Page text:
Fire lookout towers in Turkey are reported to have been built in 1946 (Çanakçıoğlu, 1993). Visibility analyses, that was once made on printed maps, can now be performed more quickly, precisely and with multiple dimensions in digital settings. Geographical Information System (GIS) is an effective tool to process digital surface data (Çoban and Eker, 2010; Yener, 2013) and to assess the locations of fire lookout towers on digital maps according to the designated criteria (Aºkın, 2004). In addition to the positioning of visible and invisible areas from the towers, GIS-based multidimensional assessment can be made through viewing the fire-sensitive areas from minimum two towers, processing and inquiring dangerous areas, picnic sites, energy transmission lines agricultural fields and settlement areas on different geographical layers. There are relatively few studies about the viewshed analyses at forest fire lookout towers in Turkey. In a study conducted in Boyabat in the West Black Sea Region, 73% of the forest area was reported to be visible from 6 fire lookout towers (Küçük et al., 2017). Another study was conducted in Ilgaz which was located in the same region (Kudu and Buğday, 2019). In a study conducted in Gallipoli Peninsula, 73% of the forest area was reported to be visible from 14 towers (Akbulak and Özdemir, 2008). Aºkın (2004) conducted a study in İzmir in the west, Akay et al. (2011) performed a study in Andırın in Kahramanmaraº region and Akay and Erdoğan (2017) conducted a study in Dursunbey-Balıkesir.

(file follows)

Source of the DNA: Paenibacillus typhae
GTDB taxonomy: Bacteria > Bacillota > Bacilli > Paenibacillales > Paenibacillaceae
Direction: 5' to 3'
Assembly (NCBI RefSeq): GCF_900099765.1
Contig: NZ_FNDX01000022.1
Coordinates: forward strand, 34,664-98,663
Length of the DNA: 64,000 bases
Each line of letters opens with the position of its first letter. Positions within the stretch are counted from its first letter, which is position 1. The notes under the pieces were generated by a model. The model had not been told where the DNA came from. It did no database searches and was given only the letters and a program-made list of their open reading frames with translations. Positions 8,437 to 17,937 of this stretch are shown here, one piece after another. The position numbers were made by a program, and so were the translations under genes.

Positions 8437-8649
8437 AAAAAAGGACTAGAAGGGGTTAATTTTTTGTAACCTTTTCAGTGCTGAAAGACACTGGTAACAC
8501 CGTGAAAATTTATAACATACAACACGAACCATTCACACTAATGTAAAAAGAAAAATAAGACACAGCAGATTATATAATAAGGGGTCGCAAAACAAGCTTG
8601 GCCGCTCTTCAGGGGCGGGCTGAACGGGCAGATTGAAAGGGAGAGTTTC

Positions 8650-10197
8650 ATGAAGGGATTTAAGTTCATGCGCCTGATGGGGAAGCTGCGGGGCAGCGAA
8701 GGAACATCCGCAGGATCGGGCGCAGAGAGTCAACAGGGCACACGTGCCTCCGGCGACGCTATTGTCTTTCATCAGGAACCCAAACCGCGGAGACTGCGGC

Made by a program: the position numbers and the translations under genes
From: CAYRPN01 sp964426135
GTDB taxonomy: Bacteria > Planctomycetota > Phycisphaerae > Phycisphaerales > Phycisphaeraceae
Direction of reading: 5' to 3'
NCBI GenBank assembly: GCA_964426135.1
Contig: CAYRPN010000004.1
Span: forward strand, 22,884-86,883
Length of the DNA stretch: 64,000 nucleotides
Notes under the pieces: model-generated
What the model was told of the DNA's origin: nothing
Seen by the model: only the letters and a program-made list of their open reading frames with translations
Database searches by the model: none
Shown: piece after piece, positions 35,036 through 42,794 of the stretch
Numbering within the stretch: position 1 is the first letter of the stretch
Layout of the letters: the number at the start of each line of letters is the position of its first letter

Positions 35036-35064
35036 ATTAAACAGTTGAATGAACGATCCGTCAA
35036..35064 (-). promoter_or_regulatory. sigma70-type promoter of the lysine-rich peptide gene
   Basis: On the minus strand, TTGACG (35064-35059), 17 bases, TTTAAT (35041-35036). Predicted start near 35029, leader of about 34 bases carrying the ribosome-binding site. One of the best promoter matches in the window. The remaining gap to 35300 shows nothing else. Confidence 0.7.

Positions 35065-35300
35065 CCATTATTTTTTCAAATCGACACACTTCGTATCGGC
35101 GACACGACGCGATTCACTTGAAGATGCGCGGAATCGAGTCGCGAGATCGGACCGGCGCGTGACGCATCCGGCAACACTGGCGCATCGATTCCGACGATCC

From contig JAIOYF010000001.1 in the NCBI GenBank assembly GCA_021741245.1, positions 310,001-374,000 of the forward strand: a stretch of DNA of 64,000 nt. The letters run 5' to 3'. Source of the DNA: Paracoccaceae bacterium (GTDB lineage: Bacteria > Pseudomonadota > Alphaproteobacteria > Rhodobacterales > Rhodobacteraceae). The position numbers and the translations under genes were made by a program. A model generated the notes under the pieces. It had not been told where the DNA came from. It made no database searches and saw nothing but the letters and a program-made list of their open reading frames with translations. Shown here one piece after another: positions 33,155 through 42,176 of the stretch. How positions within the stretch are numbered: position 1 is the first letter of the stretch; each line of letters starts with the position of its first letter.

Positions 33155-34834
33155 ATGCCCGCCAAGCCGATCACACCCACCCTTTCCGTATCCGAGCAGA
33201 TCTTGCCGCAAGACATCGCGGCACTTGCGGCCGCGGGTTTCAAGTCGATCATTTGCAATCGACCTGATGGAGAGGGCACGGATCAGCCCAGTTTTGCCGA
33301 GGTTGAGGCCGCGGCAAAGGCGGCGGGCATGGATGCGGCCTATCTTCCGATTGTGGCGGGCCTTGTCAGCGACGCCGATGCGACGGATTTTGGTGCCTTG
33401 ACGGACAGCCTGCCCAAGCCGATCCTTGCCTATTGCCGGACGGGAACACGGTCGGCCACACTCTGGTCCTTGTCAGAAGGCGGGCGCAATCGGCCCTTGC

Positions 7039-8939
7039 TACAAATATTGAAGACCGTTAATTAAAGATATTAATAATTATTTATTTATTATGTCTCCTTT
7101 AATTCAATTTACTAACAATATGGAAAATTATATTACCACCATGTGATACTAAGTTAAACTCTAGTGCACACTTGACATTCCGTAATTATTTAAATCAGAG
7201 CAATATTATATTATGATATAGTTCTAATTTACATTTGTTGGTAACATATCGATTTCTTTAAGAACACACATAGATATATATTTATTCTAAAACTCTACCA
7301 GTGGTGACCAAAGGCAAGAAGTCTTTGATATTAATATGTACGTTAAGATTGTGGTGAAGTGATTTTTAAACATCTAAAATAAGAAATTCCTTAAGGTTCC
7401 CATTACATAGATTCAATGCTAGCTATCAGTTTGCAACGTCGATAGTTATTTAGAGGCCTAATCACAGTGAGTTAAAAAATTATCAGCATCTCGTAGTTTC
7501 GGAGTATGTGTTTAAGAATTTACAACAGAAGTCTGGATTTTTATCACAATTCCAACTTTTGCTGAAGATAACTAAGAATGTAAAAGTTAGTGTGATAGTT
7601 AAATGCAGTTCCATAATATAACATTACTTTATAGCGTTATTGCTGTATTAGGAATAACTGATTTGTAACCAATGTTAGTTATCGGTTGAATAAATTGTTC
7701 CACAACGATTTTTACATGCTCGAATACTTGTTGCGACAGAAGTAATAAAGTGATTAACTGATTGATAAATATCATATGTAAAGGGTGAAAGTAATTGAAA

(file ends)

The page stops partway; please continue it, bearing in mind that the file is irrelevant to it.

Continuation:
Fire lookout towers are an indispensable communication system despite the technological developments regarding the sensation of fire and notification of response teams about the fire including its location. The main function of these towers is the scanning of an area by a watchman on a regular basis at certain intervals. Therefore, these towers should be positioned in locations where a wide physical space can be visible and that have a wide field of view. There is a need to determine and assess the viewshed capacity of these towers that were positioned mainly on the basis of two dimensional map cross-section in the past. Several destructive fires break out in the Mediterranean forest ecosystems where first-degree fire-sensitive brutian pine and black pine species are widely distributed (GDF, 2019). Today, the effectiveness of the existing towers can be determined through analysis and assessment processes based on GIS that is capable of processing fine data such as digital maps and satellite data.
The objective of this study was to conduct visibility analysis of fire lookout towers by using GIS techniques, determine the visible and invisible areas and analyse the fire risk of